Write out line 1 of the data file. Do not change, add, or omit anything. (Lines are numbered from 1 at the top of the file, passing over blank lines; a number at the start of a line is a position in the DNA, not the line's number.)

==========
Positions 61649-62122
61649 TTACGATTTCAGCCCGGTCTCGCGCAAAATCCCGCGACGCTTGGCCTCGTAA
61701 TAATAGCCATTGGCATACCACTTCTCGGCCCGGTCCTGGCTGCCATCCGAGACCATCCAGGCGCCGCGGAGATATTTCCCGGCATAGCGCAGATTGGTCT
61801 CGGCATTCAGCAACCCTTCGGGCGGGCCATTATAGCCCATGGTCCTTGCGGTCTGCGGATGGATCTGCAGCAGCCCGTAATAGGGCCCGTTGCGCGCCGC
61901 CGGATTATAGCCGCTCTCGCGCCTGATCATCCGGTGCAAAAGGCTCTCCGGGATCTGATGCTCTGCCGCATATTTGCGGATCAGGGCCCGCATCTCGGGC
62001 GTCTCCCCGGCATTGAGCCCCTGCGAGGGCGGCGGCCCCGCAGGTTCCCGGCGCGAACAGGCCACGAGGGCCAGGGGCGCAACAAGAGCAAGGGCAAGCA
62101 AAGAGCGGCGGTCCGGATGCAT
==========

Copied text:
Positions 61649-62122